There are some things in life I can’t escape from.
Work, paying tax and an insatiable love for all things related to zombies.
When The Walking Dead was released, I was all over it. When Resident Evil was released, I was all over it. When the film World War Z was released, I was all over it.
In fact, I’ve not just seen World War Z once, I’ve seen it so many times that I have dreams of Brad Pitt’s beautiful blonde locks blowing in the wind as he runs through the streets carrying a sniper rifle embedded in my memory like a beautiful dream that haunts me every night.
Now, with the upcoming release of Days Gone, it’s fairly easy for people to have missed that the game version of World War Z was released. After all, there wasn’t exactly a great deal of hype surrounding the game and it kind of slipped in unnoticed save for a few adverts and some releases of the gameplay footage – but there was something about it that got me excited.
OK, it was the footage of the undead climbing on top of each other like an ant colony working together to swarm the living in numbers reaching the hundreds.
When the game was released, I was there, pre-ordered and ready to rock and make the undead…erm, re-dead?
On first take, the game is akin to a remake of Left 4 Dead and it’s probably the closest game that you could draw comparisons with since Left 4 Dead was released.
The game, much like Left 4 Dead, features linear missions which are designed to be a simple get from point-A to point-B without being killed by the hoards of undead that are actively trying to chomp on you. These linear missions are set across four different maps and the mission is divided into mini sub-missions.
The 4 different scenarios see you going to New York, Jerusalem, Moscow and Tokyo and inside each location there are different environments and tasks that you must complete before the mission is finished.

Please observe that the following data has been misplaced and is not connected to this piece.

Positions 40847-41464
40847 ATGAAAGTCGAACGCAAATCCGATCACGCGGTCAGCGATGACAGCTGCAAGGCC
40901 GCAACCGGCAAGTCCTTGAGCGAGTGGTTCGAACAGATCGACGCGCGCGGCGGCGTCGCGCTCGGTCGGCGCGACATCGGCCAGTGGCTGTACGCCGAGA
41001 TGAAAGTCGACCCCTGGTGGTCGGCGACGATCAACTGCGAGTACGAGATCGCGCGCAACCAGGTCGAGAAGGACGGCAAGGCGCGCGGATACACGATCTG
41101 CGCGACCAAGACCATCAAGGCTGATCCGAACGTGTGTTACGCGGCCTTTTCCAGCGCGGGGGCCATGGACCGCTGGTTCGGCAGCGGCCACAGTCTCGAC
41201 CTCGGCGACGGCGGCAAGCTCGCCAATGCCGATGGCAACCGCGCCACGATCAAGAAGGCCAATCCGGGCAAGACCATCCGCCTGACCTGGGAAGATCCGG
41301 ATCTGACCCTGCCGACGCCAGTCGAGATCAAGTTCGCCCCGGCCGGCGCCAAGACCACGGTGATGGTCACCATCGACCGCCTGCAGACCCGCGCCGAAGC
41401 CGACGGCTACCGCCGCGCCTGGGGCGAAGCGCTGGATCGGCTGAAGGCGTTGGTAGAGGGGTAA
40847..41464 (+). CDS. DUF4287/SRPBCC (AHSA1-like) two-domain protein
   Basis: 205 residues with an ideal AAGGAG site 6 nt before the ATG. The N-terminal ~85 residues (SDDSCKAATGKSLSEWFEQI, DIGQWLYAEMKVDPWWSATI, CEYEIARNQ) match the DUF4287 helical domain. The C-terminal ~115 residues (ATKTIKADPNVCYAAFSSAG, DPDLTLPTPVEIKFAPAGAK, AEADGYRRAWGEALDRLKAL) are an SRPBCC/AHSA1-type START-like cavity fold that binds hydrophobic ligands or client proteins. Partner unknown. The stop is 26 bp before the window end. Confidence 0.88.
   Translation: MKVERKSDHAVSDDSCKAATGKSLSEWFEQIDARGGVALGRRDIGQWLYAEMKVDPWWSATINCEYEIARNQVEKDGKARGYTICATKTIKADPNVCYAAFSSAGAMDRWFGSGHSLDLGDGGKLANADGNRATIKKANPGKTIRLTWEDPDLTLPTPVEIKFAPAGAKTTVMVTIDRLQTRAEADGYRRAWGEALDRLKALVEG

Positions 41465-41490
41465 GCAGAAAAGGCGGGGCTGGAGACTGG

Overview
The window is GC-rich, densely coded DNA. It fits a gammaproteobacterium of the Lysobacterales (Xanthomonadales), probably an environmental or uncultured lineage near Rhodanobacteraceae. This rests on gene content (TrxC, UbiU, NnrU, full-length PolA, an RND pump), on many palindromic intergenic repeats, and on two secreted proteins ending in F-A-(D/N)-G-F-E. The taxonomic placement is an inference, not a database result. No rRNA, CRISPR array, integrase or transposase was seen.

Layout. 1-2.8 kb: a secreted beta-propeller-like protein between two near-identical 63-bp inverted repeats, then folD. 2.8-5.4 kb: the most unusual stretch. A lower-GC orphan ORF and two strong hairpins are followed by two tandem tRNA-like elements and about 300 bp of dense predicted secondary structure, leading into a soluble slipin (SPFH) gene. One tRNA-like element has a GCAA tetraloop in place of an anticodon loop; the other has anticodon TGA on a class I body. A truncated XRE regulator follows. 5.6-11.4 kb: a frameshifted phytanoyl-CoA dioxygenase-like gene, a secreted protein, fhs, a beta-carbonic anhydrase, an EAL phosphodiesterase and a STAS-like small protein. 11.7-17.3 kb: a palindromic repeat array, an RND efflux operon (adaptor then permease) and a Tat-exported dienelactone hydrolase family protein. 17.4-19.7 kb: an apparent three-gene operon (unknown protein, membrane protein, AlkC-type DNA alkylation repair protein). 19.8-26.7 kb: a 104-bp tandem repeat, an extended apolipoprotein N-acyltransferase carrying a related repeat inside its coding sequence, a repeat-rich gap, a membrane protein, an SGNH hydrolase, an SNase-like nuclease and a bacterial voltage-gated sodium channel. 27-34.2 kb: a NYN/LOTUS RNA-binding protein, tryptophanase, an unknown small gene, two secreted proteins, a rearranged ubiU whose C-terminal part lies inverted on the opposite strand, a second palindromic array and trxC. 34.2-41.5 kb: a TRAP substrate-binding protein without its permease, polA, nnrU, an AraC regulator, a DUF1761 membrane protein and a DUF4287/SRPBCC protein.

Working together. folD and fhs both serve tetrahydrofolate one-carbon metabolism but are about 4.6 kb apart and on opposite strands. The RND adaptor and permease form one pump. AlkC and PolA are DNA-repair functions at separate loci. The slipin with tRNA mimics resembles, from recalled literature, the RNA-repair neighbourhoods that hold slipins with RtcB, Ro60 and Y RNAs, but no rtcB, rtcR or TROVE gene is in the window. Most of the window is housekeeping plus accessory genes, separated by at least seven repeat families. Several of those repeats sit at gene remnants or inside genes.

For example, in New York you find yourself trapped inside a shopping mall with wave after wave of zombie hoards looking to ruin your day and prevent you from making your way to the underground metro. Once you arrive at the metro station, you then have different missions which involve grabbing supplies along different stops of the metro until you reach the end of the metro line and then the mission is complete.
Each stop gets more difficult, as you’d imagine as you do have hundreds of skin eating zombies trying to halt your progress.
Another example of the similarity with Left 4 Dead is the variations that you get in the different types of zombies you can encounter. While you have the standard zombies, there are also tougher opponents such as the “screamers” which make loud noises to alert the zombie hoard of your whereabouts and the “Bull” which is basically a huge tank of a zombie wearing combat gear who storms into your location and repeatedly rock bottoms you until one of your team mates helps you out by killing him.
Having the variation in enemies makes the game more exciting and gives it more of a creepy element as well as you can be running through a seemingly quiet point in the map and then a cretinous screamer will spear you to the ground and beat on you until your teammates help you out.